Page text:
Iran's theocracy terrified of democracy... again

Hillary Clinton has called Iran's Mullahs for what they are – hypocrites, as their faux support of the Egyptian revolutionaries has been unmasked for the forked tongued, self-serving garbage that is is

Now here is a big surprise… the Iranian Mullocracy has been dabbling in hypocrisy. It rhymes, but not for good reason.

Throughout the Egyptian revolution the Islamists across the region were quick to try and brand events as an Islamic awakening. It was not. There was a distinct lack of religious slogans, chants or demands, despite Egypt being a seriously religious country. It was a social uprising against social problems including unemployment, brutality and systemic government corruption.

Egyptians, including their own domestically grown Muslim Brotherhood, were quick to distance themselves from any foreign Islamist kinship, wisely as it turns out.

While Iran’s Mullahs applauded the brave Egyptian people for taking their “legitimate” protests to the street, they spoke with forked tongues.

Having had a taste of a people’s revolt in 2009 after fraudulent elections reinstated Mahmoud Ahmadinejad, the theocratic old men could not risk a repeat ignited by Tunisia and then Egypt. Their (not so) cunning plan was to brand the revolutions as fighting ‘evil’ secularism and Zionism, and constituting pleas for installation of fully Islamic government. If they thought they were oh-so-clever, they have been supping their own Kool Aid, however oh-so-halal it may be.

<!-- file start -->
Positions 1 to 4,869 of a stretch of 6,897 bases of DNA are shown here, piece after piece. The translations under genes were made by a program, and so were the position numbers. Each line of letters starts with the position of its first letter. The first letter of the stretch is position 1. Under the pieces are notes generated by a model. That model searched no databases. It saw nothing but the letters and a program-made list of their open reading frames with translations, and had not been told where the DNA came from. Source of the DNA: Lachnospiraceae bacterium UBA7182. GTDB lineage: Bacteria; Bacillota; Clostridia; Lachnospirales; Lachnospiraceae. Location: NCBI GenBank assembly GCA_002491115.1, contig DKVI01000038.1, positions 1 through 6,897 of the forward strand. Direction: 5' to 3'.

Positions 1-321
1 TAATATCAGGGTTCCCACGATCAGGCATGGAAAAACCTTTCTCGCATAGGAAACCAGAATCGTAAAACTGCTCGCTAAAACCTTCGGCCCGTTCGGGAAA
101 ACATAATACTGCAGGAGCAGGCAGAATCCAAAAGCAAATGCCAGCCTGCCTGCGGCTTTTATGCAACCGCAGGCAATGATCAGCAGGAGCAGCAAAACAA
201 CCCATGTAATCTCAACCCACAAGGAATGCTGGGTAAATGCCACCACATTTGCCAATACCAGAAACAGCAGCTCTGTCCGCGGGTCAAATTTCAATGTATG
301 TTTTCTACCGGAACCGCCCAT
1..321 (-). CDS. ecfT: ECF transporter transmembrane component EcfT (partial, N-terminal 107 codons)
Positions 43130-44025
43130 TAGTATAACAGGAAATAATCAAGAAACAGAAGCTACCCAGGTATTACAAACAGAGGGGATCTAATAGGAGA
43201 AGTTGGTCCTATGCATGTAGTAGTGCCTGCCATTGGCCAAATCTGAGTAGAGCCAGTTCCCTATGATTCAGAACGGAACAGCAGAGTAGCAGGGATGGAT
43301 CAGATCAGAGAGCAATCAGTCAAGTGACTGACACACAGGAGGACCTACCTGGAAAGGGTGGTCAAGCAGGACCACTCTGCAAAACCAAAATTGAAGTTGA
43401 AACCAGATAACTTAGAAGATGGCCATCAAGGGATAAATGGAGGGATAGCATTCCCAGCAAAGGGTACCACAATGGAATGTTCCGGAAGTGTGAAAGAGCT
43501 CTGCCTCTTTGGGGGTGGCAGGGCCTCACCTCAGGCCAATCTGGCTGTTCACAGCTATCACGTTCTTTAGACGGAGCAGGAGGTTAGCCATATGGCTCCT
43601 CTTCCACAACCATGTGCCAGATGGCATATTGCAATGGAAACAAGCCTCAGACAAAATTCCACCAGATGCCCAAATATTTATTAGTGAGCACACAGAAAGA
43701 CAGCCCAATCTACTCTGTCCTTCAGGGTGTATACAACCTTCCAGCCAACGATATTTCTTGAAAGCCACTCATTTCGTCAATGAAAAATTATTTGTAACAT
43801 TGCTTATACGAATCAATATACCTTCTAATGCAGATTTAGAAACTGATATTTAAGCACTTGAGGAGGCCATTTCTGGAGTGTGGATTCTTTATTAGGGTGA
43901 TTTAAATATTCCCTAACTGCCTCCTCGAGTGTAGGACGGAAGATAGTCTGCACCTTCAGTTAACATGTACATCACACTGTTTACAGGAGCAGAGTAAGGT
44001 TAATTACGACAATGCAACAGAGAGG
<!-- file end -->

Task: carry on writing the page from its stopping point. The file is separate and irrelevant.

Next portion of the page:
But just to make sure the world wasn’t sucked in and scared by the Islamists’ offers of blood and support for the Egyptian resistance cause, it was up to Hillary Clinton to call it for what it was… the ‘H’ word.

Never mind of course that liberal lashings of hypocrisy on America’s part were down-trou’d for the world to see as it cut adrift its old mate Hosni. Let’s not be caught in the past – for the moment anyway.

As Iran’s beaten and bloodied Green Movement of 2009 took to the streets over the past couple of days, inspired by the revolution rippling across their region of the world, the Mullahs did what they usually do in the face of insurgents. They cracked down – hard.

Thousands of Iranians braved tear gas and the riot gear and batons of the Basiji militia, to once again call for their own political freedoms and an overthrow of the autocratic regime. So far the reports are of one death. The mobile phone connections were pulled but the chants of ‘death to the dictator’ continued regardless.

That is how Iran supports the resistance movement of the Egyptians – by cracking heads.

That got Mrs. Clinton’s blood boiling, and she accused the Iranian government of showing hypocrisy… which it is.

Some of her anger may however be making up for the just-short-of-the-mark demands the US displayed when the Mullahs turned on their own people in 2009. Sure the White House was irritated then as it is now. However in a bid to be very much on the right side of history while reeling from accusations that it didn’t get its act together quickly enough with Egypt, it has now placed on record its strongest ever criticism of Iran with respect to human rights. Day one of the Tehran demo and Clinton was unequivocal in stating the administration’s clear and direct support of the aspirations of the Iranian protesters.